When Richard Neill posted his comment on Facebook addressing the “lies” that Tampons companies have been selling since his childhood, it’s hardly likely he expected things to go as far as they did. A commercial specifically calling him out came as a response from the company, and soon thereafter news articles followed, creeping up to address the new viral campaign. This video has many people talking about the nature of sanitary pad advertising, and while some people are taking a strict analytical stance in response to it, others, such as Jennifer O’Connell from the online division of Dublin’s leading newspaper The Irish Times, aren’t going to let the opportunity to have a little fun with journalism pass them by. Reviewing the world’s (arguably) first funny advertisement for Tampons isn’t a job that just anyone would take on, but that’s just what Jennifer O’Connell did. In this witty critique of BodyForm’s newest Tampon-selling scheme, O’Connell succeeded in not only portraying the hilarious devices used by BodyForm in their Truth about Periods campaign, but also brought to the table her own amusing takes on the issue: Why can’t the general public handle the reality of women’s menstruation?
O’Connell starts her article with a paragraph warning her audience of what was to come:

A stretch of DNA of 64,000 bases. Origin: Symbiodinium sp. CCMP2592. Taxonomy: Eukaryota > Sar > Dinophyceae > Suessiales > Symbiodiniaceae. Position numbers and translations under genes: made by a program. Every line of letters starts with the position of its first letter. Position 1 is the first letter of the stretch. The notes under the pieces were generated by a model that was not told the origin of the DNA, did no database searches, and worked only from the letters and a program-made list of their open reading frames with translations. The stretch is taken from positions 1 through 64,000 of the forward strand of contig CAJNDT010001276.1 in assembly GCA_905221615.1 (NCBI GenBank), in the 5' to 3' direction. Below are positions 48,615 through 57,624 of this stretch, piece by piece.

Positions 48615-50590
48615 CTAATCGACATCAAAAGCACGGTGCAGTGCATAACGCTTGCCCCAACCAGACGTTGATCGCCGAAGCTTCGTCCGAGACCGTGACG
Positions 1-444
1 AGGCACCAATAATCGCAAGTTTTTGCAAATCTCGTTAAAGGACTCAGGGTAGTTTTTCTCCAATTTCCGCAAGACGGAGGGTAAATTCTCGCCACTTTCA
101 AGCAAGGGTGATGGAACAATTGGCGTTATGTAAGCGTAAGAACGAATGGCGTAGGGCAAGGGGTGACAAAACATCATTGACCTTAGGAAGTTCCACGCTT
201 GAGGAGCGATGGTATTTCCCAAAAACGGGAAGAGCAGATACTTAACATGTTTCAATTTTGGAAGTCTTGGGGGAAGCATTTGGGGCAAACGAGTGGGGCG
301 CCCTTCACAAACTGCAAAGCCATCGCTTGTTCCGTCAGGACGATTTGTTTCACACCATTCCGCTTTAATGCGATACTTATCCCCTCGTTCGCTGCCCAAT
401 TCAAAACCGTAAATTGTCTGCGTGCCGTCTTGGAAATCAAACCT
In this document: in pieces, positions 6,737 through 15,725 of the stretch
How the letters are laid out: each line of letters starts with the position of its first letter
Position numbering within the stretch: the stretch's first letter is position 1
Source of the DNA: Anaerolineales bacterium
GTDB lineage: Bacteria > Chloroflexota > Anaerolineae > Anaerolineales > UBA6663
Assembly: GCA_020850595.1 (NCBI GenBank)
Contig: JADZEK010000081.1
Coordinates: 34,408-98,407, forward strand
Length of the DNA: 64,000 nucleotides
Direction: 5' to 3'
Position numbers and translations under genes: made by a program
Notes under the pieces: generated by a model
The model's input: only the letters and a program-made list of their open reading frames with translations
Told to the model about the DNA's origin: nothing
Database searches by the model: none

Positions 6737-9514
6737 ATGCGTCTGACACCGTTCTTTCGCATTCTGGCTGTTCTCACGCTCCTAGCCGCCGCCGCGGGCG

“This is a column about the stuff the advertising industry wants to protect you from. That’s right: we’re talking about the messy reality of womanhood. The word “period” may feature. Cutsey euphemisms such as Aunty Flo, The Painters and That Time of the Month won’t. Neither will the suggestion that the shedding of the uterine lining is the ideal opportunity to go ice-skating in a pair of tight white jeans.”
She then adds, “So if you’re squeamish about that kind of thing, move right along to the other pages.” After a paragraph break, O’Connell good-naturedly asks, “Still here?” as if addressing an audience that she can communicate with but not see. It all creates a lead in that instantly grabs attention. O’Connell addresses her readers directly, challenging them to face what she’s about to write about, but keeps her tone at all times laid back, joking, and even familiar, as if she is simply conversing with a group of friends, rather than addressing a nation at large. She is, after all, addressing a nation as a whole, as The Irish Times is Ireland’s leading newspaper agency, comparable to what The New York Times is in America. And, although she is writing for an online-only blog feature of the agency’s site, it gets the attention that a national newsource would be expected to get (with ninety recommendations on Facebook, forty-two tweets, and twenty-nine shares on Google’s Blog community showing up at the top of article). It does seem though that the audience O’Connell is targeting is much smaller than that which is available to her -- half the size, in fact. O’Connell often refers to ‘men’ throughout her article in the passive sense, as if assuming no man is reading her article anyway. So, by her estimation the audience reading this article consists of women only, and not even just women, but women between the ages of twelve and menopause -- I mean to say, those who menstruate. At times she does stray from this, posing questions for her imaginary public that address more than just the female population: “Why are we so squeamish about something that will affect half the population once a month, for at least part of their lives?”